The Court of Appeal has concluded its case and the 'Assisted Dying Bill' has had its first reading - the die is cast.
Last week was an important week for end of life care in Britain. From Monday to Wednesday, appellants once again sought to challenge the suicide and murder laws, this time in the Court of Appeal. The Lord Chief Justice made clear at the beginning of the hearings that "We are acutely aware of the desperate situation in which the appellants find themselves and we are very sympathetic. But we know, and they surely know, that we cannot decide this case as a matter of personal sympathy. We have to decide it as a point of law." The case, to determine whether the lower court must revisit their earlier ruling, concluded earlier than expected - on the same day that Lord Falconer introduced his 'Assisted Dying Bill' to the House of Lords.
The House of Lords has debated similar legislative offerings by Lord Falconer, and before him Lord Joffe, a number of times in recent years. Not even when the Committee assessing Lord Joffe's bill asserted that some 13,000 Britons would die each year under a Dutch-style law were advocates deterred from their efforts to drive a coach and horses through the suicide and murder laws. Now, as the courts are being asked to permit doctors to cause the deaths of their patients, Parliament is being asked to consider a bill based on that of Oregon, which has facilitated the deaths of more than a thousand people since the law came into effect, with the number of deaths in 2012 being almost five times that of the first year.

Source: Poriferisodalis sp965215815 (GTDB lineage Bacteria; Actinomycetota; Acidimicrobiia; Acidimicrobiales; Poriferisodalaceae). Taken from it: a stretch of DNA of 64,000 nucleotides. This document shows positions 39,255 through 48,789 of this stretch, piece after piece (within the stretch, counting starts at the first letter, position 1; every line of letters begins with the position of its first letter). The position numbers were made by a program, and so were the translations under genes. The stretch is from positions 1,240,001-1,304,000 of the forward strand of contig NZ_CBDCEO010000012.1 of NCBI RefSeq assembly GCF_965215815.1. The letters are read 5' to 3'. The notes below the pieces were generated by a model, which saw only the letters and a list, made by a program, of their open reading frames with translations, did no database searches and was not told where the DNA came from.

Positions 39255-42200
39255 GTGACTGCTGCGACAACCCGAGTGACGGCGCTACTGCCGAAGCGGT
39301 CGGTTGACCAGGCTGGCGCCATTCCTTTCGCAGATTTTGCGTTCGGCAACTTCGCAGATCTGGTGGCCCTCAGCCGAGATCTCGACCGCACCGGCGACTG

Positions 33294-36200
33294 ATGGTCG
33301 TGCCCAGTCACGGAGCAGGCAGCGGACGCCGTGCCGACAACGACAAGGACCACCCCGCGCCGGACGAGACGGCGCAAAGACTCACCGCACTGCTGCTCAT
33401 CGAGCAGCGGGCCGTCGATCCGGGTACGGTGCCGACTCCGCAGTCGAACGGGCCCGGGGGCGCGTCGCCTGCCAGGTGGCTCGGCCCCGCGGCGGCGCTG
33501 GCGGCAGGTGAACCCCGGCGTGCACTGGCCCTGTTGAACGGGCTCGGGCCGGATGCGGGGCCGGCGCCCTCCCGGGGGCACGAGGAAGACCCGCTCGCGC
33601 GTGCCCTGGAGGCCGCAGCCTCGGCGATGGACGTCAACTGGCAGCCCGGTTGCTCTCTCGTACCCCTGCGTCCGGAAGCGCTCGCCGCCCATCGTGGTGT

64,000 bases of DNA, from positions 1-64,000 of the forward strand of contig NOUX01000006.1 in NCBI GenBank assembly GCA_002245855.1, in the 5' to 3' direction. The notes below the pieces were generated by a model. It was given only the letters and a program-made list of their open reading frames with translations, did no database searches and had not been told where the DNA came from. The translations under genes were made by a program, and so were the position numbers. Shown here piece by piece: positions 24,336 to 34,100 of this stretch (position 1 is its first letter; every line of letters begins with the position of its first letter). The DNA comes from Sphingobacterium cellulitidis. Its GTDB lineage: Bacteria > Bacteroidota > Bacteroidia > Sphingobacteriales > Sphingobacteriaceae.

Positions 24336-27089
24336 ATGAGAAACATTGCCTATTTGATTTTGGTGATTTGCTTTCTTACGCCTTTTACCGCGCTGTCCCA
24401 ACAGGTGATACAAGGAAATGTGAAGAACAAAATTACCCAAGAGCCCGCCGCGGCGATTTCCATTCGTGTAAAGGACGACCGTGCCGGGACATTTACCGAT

CNK & friends featured on TV and radio from early on Monday morning, with a number of strong showings including:
The doctors, disability rights campaigners, carers, lawyers, ethicists and many others who so powerfully make our case against a change in the law on the grounds in public safety have laid solid foundations for the thousands of people around the country who are deeply concerned for the effect of legal change on the vulnerable, on relationships between doctors and patients, and on the state of palliative care. In the coming weeks and months, it is more than ever crucial that our friends and supporters:
Supporter Ann Farmer's timely letter to the Telegraph sums up well the need for advocates and society at large to 'discover the real meaning of "assisted dying"'
SIR - The sad story of the death of Glenys Porter at the Dignitas centre in Switzerland ("Why we helped our mother to die", report, May 12) illustrates Lord Carlile's timely warnings about the dangers of Lord Falconer's Bill to "allow doctors to help terminally ill people to die".
Lord Falconer's Bill would give the legal seal of approval to killing those who feel they are a burden on others. Legal protection would be removed from the vulnerable, so that the helpless can be helped to commit suicide.
Lord Falconer should support those who are really assisting the terminally ill by caring for them, instead of trying to revive a cause that has been effectively killed off by cogent arguments about its negative effects in the House of Lords; he might discover the real meaning of "assisted dying", rather than providing a convenient alibi for a society that would rather kill than care.
Woodford Green, Essex